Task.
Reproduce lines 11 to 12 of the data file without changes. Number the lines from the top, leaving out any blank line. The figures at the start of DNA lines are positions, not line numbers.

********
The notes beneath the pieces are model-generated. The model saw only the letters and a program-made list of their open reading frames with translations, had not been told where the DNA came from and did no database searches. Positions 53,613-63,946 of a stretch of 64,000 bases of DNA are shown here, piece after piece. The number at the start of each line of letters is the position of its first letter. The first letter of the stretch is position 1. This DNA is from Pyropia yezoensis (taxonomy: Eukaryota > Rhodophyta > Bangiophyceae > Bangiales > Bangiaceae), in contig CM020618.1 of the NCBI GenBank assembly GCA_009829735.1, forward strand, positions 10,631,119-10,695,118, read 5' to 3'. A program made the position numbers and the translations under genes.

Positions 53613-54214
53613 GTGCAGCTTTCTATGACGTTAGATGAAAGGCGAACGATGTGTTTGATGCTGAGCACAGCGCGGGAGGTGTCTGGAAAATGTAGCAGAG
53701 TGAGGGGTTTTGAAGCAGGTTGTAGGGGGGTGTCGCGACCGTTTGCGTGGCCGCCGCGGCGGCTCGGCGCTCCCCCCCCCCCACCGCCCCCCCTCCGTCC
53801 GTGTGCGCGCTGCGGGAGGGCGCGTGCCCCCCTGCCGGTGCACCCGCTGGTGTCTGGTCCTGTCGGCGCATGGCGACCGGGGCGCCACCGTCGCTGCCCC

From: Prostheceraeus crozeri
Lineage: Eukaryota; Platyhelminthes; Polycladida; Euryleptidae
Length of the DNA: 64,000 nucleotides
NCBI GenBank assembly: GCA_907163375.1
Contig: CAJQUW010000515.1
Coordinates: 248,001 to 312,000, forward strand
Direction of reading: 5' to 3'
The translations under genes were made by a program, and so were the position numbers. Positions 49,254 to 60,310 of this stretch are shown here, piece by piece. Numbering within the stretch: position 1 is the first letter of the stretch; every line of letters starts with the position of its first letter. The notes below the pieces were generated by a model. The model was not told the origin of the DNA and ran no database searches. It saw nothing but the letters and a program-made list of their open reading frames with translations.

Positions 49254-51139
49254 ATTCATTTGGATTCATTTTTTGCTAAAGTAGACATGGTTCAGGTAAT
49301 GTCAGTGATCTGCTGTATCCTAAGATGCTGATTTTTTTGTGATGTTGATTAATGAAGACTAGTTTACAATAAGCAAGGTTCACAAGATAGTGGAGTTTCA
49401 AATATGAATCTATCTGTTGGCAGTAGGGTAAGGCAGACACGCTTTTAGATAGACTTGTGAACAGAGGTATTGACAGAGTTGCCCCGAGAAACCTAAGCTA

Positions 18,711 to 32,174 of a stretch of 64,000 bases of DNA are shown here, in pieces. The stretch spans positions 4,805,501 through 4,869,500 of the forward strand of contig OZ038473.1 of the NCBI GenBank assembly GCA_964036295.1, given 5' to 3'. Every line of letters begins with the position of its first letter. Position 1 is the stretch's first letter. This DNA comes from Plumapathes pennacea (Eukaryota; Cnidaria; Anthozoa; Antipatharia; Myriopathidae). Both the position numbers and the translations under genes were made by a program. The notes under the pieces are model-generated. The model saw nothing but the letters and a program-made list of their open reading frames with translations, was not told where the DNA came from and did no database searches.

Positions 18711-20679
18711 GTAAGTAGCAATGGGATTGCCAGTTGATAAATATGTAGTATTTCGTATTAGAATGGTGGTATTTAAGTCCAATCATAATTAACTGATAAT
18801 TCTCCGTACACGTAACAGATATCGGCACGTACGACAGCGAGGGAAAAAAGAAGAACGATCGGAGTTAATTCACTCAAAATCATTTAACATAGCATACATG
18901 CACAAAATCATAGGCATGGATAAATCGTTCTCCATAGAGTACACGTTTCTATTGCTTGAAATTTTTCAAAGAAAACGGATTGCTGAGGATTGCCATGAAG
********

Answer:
Coordinates: 248,001 to 312,000, forward strand
Direction of reading: 5' to 3'